Forum for Science, Industry and Business

Sponsored by:     3M 
Search our Site:

 

Engineered skin offers clues to melanoma development

13.06.2005


When it comes to the deadly skin cancer melanoma, studying functional tissue rather than cell lines may better provide insight into the disease’s development, according to new research from a Howard Hughes Medical Institute predoctoral fellow at Stanford University School of Medicine.



Though multiple genetic alterations are associated with melanoma development, scientists have not been able to establish a direct causal link between these alterations and human cancer growth. Determining whether these mutations have the potential themselves to induce cancer or simply play a supporting role also has been difficult.

To determine the impact of genetic alterations associated with human melanoma, Yakov Chudnovsky; his advisor, Paul Khavari; postdoctoral fellow Amy Adams, and colleagues generated human skin tissue containing cells selectively engineered to express specific mutations found in melanoma. They report their findings in the June 12, 2005, issue of the journal Nature Genetics, offering clues to the oncogenic potency of several genes implicated in the development of melanoma.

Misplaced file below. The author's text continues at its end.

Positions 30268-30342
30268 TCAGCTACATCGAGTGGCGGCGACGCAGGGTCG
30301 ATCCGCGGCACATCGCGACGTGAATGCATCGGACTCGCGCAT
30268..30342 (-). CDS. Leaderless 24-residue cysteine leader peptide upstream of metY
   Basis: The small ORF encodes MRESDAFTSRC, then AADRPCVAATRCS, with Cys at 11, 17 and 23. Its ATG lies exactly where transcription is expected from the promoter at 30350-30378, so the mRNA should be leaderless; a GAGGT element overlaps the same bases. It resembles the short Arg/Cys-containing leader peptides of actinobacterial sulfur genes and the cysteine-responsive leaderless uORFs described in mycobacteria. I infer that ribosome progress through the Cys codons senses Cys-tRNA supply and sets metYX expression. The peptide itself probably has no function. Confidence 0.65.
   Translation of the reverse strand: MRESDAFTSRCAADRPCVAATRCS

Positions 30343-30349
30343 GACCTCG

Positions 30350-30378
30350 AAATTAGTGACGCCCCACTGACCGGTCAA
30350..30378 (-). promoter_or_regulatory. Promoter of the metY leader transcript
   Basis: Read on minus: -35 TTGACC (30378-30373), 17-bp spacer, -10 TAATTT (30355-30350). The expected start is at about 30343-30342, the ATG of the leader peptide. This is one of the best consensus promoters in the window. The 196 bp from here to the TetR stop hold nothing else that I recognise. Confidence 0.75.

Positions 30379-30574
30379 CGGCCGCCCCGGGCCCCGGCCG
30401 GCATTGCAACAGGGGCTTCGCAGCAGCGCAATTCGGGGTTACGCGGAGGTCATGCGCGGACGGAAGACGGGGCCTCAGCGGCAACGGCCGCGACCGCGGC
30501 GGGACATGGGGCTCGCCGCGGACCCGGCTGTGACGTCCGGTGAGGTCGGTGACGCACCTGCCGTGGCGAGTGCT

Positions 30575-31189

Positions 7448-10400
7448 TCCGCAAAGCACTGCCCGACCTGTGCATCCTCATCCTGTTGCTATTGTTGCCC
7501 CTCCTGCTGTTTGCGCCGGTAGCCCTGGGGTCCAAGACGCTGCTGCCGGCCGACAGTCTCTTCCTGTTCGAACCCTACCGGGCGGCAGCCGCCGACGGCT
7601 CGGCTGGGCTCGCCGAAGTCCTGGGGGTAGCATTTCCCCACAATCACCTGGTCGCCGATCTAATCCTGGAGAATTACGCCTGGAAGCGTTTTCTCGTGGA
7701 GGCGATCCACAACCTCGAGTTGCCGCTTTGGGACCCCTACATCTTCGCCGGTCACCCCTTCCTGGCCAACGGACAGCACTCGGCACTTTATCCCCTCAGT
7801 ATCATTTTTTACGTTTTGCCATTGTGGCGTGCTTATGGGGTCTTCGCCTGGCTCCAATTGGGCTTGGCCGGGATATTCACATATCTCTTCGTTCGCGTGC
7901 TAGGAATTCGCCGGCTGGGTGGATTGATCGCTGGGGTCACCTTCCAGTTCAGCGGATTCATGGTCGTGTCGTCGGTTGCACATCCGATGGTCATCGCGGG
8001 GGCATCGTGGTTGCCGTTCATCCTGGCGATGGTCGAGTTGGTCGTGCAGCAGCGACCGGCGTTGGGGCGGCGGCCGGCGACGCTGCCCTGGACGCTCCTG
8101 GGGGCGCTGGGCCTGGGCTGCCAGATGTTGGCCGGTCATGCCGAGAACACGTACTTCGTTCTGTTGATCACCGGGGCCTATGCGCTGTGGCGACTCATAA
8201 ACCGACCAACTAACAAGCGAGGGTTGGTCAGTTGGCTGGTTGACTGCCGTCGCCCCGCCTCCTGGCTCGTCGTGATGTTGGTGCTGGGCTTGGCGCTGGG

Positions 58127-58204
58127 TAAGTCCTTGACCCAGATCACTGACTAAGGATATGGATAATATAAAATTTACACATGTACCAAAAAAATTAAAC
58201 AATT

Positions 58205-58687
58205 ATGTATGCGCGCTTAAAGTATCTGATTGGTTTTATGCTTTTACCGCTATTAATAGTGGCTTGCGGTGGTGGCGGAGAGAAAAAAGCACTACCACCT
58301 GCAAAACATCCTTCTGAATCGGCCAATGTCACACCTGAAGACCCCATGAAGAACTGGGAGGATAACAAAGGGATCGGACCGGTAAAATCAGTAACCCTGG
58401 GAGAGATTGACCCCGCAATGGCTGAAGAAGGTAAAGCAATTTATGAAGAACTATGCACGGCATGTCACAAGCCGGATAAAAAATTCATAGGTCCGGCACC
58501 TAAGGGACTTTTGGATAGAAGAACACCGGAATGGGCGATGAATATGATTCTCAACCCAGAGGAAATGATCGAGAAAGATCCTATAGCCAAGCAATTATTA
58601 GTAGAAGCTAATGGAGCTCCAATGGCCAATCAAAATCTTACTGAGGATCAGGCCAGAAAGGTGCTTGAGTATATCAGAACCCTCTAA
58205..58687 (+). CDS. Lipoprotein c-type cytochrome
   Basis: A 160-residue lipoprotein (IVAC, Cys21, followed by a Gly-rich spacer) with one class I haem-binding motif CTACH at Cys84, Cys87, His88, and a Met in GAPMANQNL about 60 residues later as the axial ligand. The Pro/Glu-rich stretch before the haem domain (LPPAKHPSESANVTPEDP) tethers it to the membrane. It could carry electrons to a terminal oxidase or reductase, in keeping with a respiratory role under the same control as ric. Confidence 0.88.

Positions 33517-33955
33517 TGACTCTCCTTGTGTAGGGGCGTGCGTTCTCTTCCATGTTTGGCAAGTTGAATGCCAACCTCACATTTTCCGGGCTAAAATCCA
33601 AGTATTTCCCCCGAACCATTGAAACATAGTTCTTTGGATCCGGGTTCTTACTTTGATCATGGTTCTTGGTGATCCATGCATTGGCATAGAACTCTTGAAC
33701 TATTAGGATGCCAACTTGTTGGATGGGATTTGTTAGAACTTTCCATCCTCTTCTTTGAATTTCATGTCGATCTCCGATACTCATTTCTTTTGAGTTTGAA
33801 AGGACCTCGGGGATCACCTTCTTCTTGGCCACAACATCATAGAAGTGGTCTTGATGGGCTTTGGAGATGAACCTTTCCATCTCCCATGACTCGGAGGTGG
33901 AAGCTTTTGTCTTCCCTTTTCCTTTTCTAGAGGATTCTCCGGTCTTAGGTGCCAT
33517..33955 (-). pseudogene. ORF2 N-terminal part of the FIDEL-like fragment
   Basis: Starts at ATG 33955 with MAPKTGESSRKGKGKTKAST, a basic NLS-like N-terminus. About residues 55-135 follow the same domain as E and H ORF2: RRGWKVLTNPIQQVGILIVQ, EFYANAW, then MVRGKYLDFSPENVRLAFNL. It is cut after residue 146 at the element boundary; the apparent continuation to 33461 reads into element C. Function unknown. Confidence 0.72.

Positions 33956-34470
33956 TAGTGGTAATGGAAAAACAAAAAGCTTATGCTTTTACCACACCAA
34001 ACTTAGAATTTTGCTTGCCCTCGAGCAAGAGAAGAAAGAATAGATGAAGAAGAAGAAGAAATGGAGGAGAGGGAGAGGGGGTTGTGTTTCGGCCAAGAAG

Melanoma is the deadliest form of skin cancer, resulting from the malignant transformation of cells called melanocytes. Over the past four decades, the incidence of melanoma has risen 15-fold, a more rapid increase than that of any other cancer. "The only current treatment is early detection and excision," Chudnovsky said. "But no treatment can substantially enhance patient survival once metastasis has occurred."

To simulate the environment in which melanoma naturally arises, the research team introduced one or more cancer-associated genes into human melanocytes, the pigment-producing cells that normally reside in the deepest layer of the skin. The genetically engineered melanocytes were then combined with keratinocytes, the cells that give skin its structure, to form a sample of human skin that was grafted onto laboratory mice. The mice were observed for up to six months and sacrificed at different time points to examine the skin grafts for signs of melanoma and to determine whether the cancer had metastasized.